It has further been determined that the placement of the splitter blade in a position centered between the adjacent main blades does not result in equal mass flow through the two channels 33 and 34. Therefore, in one aspect of the present invention, the splitter blades are displaced in the direction and to the extent necessary to substantially equalize the mass flow through the two channels 33 and 34. The displacement of the splitter blades may be on either side of the bisector of the adjacent main blades. The desired displacement of the splitter blades will depend on various factors, such as the shape of the blades, the angle of incidence of the blades, the size of the blades and of the impeller, the operating speed range, etc. However, the displacement necessary to equalize the mass flow through the channels 33 and 34 may be determined for a given design of impeller and blades by measurement of the mass flow, such as by use of a velocimeter.
In accordance with the present invention, the splitter blades are displaced in either direction from a position centered between adjacent main blades by at least about 6% of one half the angular distance between the adjacent main blades. The splitter blades are preferably displaced by at most about 33% of one half the angular distance between the adjacent main blades, and in the preferred embodiment are displaced by about 20%.
The impeller may include different numbers of main blades and splitter blades. In a preferred embodiment, the impeller includes six main blades spaced 60° apart from one another. The splitter blades are then displaced in either direction at least about 2° and at most about 10°, and most preferably about 6°, from a position centered between the adjacent main blades.
Further, in a preferred embodiment of the present invention, the splitter blades are displaced in the direction of rotation of the impeller. In other words, the splitter blades are displaced in a direction toward the facing suction side of one of the adjacent main blades and away from the facing, pressure side of the other adjacent main blade.
The maldistribution of mass flow for the two different types Of channels in an impeller with splitter blades has been confirmed by laser measurement. Tests performed on a 91 mm. turbocharger compressor, using a Laser-Two Focus (L2F) Velocimeter were conducted to determine the flow fields in the two adjacent flow passages of an impeller. A plot of meridional velocity measured across two adjacent flow passages indicated that the quantity of air flow in one channel may be as much as 40% higher than the flow through the adjacent flow channel. A suspected flow maldistribution between two adjacent flow passages was confirmed by the laser tests. Tests further indicated that the flow maldistribution is a function of the incidence angle at the impeller inlet (inducer).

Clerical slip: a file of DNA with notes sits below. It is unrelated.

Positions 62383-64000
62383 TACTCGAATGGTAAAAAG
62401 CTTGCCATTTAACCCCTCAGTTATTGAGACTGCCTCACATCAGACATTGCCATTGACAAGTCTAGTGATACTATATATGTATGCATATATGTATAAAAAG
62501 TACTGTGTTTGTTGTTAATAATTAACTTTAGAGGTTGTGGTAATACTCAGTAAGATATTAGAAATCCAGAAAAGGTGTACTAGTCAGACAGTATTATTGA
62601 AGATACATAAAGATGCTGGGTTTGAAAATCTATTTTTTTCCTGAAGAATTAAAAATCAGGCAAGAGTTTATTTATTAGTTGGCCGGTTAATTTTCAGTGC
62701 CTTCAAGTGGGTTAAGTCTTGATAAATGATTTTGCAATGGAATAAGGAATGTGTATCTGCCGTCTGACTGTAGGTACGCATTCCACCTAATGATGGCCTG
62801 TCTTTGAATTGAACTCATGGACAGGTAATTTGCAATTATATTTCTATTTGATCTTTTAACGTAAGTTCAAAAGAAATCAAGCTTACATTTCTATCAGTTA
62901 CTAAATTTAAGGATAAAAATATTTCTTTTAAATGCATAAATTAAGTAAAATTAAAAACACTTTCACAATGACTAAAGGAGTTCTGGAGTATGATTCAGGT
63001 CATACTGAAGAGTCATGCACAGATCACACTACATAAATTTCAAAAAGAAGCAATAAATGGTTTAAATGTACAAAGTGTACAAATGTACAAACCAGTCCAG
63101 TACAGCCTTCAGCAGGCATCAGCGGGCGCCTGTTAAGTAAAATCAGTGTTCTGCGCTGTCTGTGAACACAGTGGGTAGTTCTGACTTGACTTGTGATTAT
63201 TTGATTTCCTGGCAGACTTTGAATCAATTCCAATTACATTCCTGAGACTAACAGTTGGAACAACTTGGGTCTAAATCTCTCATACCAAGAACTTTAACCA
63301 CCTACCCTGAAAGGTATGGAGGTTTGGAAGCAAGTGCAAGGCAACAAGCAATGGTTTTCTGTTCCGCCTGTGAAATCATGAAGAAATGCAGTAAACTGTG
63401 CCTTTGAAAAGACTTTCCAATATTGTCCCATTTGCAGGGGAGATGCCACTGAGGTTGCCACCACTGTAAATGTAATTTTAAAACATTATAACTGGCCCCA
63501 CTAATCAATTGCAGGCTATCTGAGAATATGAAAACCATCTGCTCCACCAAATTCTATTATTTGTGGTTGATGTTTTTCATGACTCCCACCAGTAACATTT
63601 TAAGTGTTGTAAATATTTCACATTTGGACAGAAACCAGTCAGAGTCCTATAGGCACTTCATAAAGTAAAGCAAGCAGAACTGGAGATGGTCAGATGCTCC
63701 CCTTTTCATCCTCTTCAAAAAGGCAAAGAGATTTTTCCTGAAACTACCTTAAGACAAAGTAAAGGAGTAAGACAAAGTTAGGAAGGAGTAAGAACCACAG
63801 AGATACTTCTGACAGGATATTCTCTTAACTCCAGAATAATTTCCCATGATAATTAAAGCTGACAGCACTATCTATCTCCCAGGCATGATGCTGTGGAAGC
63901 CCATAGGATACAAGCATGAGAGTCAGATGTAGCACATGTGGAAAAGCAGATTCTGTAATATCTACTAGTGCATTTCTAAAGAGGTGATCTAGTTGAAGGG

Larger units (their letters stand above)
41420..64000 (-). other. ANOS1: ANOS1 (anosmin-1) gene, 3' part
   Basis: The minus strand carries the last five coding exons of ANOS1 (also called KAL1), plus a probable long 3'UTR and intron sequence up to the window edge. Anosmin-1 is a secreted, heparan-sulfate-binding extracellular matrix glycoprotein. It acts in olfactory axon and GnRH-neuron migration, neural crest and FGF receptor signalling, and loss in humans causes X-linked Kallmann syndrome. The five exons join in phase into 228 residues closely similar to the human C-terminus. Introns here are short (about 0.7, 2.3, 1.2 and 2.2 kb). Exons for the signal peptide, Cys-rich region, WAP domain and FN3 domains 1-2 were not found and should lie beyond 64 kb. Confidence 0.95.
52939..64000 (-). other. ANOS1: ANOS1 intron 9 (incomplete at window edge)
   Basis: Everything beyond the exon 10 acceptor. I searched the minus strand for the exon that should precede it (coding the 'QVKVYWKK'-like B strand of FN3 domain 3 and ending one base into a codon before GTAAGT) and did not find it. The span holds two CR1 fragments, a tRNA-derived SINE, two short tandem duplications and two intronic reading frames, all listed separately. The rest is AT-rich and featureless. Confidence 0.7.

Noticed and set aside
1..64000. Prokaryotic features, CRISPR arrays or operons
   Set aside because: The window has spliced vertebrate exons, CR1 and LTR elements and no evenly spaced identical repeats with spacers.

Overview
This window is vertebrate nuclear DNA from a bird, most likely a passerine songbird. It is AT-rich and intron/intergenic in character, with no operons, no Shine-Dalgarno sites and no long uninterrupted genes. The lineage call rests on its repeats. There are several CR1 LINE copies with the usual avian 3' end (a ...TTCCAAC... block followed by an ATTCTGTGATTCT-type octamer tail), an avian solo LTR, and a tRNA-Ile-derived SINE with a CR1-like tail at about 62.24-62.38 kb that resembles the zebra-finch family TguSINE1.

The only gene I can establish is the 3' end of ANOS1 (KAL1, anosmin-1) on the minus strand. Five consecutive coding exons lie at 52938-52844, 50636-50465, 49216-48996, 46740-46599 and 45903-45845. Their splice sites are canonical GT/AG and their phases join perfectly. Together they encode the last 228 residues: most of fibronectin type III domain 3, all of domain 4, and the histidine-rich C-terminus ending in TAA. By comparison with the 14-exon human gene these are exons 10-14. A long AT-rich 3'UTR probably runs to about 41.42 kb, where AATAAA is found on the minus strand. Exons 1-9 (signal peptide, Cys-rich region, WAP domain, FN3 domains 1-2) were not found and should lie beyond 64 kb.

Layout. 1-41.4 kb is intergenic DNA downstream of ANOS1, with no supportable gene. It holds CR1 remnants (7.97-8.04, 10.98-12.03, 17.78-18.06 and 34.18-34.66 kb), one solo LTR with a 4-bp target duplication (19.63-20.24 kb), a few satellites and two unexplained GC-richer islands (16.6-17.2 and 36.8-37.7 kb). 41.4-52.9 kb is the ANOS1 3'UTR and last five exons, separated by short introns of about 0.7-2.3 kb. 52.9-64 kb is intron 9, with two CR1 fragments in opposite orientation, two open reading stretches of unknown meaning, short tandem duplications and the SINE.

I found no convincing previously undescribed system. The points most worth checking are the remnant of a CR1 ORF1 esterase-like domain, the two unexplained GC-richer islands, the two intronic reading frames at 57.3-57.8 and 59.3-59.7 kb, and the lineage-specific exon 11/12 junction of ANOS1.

A comparison was made between a centrifugal compressor impeller fabricated with a splitter offset of 6° in the direction of rotation, and a conventional impeller having the splitter blades centered between the adjacent main blades. The results of the comparison of the two different compressor impellers is shown in FIGS. 3 and 4. Each impeller had a wheel diameter of 3.6 inches, with the inlet or inducer diameter for the blades being 2.674 inches. In both figures, the results for the conventional prior art impeller with centered splitter blades is shown in dotted lines, and the results for the impeller with displaced splitter blades according to the present invention are shown in solid lines.
It was determined that the present invention yielded improved operating characteristics for surge, boost pressure and efficiency. In FIG. 3, movement of the line to the left for the impeller with displaced splitter blade shows that surge will not occur until a lower flow rate, and movement of the line higher on the graph shows an increased boost pressure. There is shown in FIG. 3, a clear boost pressure increase and surge margin improvement, particularly at the high speeds. In FIG. 4, there is also shown an efficiency improvement of up to two percentage points for the impeller having the offset splitter blades. Movement of the line to a higher position in FIG. 5 indicates a higher efficiency, correlating to a higher pressure for a given mass flow rate.
While the invention has been illustrated and described in detail in the drawings and foregoing description, the same is to be considered as illustrative and not restrictive in character, it being understood that only the preferred embodiment has been shown and described and that all changes and modifications that come within the spirit of the invention are desired to be protected.
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|U.S. Classification||416/183, 416/185|
|Mar 2, 1990||AS||Assignment|
Owner name: SCHWITZER U.S. INC., A CORP. OF IL, INDIANA
Free format text: ASSIGNMENT OF ASSIGNORS INTEREST.;ASSIGNORS:YOUNG, MICHAEL Y.;STRUBLE, ANDREW G.;REEL/FRAME:005234/0835
Effective date: 19900125
|Nov 1, 1994||REMI||Maintenance fee reminder mailed|
|Mar 26, 1995||LAPS||Lapse for failure to pay maintenance fees|
|Jun 6, 1995||FP||Expired due to failure to pay maintenance fee|
Effective date: 19950329